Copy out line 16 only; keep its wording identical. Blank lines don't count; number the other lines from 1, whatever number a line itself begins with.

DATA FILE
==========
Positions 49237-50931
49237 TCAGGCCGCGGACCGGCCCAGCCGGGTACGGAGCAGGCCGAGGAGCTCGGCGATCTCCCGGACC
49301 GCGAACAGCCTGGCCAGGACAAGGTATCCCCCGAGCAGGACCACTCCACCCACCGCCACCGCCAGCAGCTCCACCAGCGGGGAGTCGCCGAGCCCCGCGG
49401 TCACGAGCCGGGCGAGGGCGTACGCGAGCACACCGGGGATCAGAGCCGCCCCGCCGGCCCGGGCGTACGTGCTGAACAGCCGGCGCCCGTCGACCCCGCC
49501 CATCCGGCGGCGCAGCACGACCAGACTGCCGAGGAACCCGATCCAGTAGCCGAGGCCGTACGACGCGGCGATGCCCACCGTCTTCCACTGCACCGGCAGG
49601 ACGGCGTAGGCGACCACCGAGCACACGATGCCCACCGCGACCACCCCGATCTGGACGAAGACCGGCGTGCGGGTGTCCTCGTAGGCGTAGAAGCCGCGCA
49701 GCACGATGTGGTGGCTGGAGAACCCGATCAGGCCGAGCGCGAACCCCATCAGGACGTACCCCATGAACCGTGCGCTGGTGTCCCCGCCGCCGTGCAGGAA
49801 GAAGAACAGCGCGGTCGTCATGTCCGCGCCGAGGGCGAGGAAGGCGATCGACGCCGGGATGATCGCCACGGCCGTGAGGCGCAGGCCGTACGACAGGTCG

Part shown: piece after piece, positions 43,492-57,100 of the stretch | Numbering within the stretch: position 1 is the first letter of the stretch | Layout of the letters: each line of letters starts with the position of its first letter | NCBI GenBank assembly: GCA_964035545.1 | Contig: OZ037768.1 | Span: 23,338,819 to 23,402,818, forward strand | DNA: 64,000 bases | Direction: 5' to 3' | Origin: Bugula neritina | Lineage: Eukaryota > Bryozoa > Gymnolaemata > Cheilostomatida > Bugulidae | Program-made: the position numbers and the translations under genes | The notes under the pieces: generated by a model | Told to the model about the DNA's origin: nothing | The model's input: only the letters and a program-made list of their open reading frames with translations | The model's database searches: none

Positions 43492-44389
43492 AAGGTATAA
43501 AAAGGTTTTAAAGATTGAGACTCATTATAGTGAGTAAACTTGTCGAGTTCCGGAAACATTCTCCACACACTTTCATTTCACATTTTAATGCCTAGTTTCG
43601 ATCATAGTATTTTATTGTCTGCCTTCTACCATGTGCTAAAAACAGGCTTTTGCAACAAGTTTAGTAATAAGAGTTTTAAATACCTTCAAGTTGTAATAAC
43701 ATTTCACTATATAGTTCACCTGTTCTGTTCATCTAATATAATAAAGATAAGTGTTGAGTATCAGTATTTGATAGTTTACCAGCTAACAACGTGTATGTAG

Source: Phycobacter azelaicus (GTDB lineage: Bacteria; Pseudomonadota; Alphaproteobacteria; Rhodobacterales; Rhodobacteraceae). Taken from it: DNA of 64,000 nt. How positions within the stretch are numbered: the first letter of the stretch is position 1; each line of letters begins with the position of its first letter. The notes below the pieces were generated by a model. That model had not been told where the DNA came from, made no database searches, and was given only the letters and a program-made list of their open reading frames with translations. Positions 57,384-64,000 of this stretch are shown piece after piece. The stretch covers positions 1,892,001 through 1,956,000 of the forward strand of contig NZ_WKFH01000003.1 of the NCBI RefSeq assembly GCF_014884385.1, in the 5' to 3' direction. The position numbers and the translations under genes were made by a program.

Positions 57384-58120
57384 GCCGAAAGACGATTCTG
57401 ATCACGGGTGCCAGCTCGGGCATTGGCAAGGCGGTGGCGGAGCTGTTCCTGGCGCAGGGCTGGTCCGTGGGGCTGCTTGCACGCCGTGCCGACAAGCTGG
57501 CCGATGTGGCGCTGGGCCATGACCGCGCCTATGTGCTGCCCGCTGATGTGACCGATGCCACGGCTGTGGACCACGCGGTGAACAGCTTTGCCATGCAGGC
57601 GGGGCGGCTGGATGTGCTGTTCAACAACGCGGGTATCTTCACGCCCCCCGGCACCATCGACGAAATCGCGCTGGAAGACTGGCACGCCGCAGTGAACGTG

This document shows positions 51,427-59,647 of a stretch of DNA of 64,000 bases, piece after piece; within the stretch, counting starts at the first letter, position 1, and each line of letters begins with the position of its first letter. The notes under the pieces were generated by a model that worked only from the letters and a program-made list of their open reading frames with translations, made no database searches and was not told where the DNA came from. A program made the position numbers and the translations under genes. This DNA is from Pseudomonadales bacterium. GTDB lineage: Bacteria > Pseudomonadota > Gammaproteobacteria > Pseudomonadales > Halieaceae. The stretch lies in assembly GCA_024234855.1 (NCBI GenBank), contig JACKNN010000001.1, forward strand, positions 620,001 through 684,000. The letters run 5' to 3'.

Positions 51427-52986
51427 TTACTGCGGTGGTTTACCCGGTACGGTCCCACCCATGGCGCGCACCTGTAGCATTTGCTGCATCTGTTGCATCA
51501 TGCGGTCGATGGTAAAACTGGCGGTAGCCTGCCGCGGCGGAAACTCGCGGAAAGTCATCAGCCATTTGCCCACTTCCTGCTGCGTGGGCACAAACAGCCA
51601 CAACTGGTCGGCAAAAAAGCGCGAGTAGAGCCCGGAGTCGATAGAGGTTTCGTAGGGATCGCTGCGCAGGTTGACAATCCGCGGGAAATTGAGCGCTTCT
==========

Positions 57384-58120